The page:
Pak Lah: Budget deficit killed the crooked bridge

(The Straits Times) – Outgoing Prime Minister Abdullah Badawi cancelled the so-called crooked bridge project between Johor and Singapore in 2006 because of the huge federal budget deficit then.

He told media editors yesterday that his Cabinet ministers were puzzled by former premier Mahathir Mohamad’s insistence on going ahead with the project.

Datuk Seri Abdullah was asked whether his ties with Tun Dr Mahathir would have been better if the Malaysian government had not scrapped the plans to build the bridge to replace the Johor Causeway.

Abdullah said he had no pre-conceived idea on the project before the decision was made to stop it in April 2006.

“We had to consider it…I didn’t have a pre-conceived idea about it…that I was going to stop it. This was one issue that has been brought up to the Cabinet time and again,” he said.

He said the federal budget had a 5.3 per cent deficit then and if the government had gone ahead with the project, it would not have extra funds to launch an economic stimulus package afterwards.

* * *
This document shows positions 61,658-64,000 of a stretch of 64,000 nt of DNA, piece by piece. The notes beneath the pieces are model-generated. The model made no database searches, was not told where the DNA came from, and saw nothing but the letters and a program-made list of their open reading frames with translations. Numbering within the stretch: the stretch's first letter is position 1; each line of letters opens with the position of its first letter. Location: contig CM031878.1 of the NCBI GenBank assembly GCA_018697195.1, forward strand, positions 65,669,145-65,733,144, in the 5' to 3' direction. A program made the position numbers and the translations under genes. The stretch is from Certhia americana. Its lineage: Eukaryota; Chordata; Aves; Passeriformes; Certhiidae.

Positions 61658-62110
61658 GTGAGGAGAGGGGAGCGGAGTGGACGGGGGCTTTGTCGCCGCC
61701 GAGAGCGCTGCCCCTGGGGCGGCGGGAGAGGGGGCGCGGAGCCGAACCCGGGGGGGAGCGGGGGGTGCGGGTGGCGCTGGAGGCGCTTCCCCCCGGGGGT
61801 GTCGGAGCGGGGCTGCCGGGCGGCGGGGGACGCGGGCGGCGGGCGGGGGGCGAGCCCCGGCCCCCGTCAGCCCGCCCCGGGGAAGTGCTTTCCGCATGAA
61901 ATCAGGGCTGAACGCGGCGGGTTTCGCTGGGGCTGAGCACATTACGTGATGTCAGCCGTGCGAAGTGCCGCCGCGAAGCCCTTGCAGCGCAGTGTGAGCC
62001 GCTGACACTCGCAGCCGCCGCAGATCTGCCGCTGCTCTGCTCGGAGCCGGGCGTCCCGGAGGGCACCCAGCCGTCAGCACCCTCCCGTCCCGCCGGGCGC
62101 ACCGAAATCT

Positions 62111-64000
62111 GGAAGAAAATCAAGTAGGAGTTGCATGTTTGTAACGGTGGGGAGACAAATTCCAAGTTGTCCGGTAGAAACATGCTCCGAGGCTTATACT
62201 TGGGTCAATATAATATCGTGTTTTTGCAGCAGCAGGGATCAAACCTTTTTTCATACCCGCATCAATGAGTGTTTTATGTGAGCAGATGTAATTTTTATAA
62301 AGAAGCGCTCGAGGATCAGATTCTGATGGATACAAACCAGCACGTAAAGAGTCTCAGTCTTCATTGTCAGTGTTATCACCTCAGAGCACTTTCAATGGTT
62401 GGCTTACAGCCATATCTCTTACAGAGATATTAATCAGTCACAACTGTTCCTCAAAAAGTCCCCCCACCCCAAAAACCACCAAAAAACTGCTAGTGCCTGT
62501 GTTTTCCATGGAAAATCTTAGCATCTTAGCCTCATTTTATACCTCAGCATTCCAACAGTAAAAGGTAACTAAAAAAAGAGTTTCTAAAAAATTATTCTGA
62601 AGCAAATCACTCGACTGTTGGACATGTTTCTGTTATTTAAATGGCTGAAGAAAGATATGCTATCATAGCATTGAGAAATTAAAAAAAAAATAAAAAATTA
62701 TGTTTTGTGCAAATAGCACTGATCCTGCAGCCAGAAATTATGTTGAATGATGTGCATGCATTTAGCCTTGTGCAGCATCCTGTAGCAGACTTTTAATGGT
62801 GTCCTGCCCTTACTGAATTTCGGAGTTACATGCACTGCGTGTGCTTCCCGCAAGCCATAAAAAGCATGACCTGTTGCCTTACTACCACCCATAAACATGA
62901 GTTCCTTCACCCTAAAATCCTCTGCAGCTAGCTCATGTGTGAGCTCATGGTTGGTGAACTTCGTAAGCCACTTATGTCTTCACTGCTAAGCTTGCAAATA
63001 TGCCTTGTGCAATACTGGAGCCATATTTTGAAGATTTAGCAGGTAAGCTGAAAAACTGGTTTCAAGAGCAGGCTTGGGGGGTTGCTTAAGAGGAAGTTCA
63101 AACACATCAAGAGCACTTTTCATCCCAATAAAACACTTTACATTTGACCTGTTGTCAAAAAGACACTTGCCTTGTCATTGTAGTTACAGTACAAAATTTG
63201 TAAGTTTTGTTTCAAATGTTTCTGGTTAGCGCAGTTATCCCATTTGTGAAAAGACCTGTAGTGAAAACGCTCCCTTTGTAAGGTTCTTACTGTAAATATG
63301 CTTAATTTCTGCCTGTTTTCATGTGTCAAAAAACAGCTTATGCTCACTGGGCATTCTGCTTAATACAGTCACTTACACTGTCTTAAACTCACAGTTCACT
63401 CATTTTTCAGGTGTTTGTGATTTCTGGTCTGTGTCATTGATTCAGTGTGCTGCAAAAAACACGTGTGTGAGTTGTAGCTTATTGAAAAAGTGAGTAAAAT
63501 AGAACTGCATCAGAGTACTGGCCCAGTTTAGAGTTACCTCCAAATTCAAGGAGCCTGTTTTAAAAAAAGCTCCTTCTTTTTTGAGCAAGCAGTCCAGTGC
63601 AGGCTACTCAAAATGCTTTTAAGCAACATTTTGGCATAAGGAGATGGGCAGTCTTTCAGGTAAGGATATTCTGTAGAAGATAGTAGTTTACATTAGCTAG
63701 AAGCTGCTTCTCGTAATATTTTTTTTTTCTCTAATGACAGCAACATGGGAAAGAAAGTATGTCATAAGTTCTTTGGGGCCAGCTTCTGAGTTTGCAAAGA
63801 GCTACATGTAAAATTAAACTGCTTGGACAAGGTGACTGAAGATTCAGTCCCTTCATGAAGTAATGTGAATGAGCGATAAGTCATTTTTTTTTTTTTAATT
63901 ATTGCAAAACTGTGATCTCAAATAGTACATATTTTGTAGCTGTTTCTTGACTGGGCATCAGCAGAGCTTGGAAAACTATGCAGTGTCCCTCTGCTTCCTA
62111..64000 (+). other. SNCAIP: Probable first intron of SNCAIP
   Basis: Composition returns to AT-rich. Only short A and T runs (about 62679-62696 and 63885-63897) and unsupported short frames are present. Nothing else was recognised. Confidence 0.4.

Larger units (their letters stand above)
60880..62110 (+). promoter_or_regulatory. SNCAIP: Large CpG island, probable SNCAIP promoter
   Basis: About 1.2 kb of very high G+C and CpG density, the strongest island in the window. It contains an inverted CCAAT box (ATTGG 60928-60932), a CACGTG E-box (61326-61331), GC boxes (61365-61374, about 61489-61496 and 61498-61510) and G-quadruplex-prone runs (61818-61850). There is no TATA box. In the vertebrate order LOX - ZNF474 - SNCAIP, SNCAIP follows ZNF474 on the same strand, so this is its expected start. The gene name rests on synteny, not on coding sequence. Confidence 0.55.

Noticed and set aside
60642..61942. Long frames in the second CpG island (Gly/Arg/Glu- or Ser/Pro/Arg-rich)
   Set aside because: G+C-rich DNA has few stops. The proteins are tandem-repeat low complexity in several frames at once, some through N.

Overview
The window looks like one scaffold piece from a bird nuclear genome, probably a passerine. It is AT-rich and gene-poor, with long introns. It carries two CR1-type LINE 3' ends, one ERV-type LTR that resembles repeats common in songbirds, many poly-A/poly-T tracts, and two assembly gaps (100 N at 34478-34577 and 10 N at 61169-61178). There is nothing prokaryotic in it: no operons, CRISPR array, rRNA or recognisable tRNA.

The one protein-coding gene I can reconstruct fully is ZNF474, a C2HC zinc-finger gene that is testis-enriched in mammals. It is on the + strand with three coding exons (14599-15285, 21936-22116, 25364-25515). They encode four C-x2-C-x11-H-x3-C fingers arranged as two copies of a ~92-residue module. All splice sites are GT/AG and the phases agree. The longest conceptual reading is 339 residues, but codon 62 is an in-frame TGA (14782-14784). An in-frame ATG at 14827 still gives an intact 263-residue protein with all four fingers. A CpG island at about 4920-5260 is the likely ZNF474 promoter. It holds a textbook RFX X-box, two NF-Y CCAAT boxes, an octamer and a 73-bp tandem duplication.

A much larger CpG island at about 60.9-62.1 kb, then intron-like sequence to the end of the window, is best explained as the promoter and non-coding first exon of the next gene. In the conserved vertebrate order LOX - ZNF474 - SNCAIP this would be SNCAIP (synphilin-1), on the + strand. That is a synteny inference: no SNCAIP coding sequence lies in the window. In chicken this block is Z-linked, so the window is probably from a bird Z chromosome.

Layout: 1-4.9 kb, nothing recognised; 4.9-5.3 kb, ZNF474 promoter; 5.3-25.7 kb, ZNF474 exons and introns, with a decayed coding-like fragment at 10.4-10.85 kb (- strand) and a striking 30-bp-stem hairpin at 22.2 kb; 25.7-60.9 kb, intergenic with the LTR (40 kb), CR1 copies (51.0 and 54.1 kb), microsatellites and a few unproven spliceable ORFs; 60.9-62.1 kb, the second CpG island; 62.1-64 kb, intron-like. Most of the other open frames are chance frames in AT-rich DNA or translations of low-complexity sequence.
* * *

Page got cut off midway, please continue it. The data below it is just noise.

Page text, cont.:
During his term, Premier Mahathir insisted that he would build an elevated bridge on Malaysia’s side of the border after Singapore said it saw no reason to demolish the Causeway.

Singapore had said it was prepared to agree to the bridge plan if a balance of benefits could be struck for both sides. The S-shaped half-bridge was widely called the “crooked bridge”.

The bridge issue became a major sticking point between Dr Mahathir, who stepped down in October 2003, and his hand-picked successor when the two fell out soon after the project was dropped.

Both leaders had made a public show of rapprochement at Umno’s annual meeting last Saturday. But on Monday, Dr Mahathir told the BBC that “everything went wrong when Abdullah took over”. Yesterday’s comments by Abdullah showed the tension between them remains.

Abdullah said he is convinced that his successor Najib Razak will continue to implement programmes initiated during his administration. He said these included the various development corridors and the Islam Hadhari, or Civilisational Islam, concept that he introduced.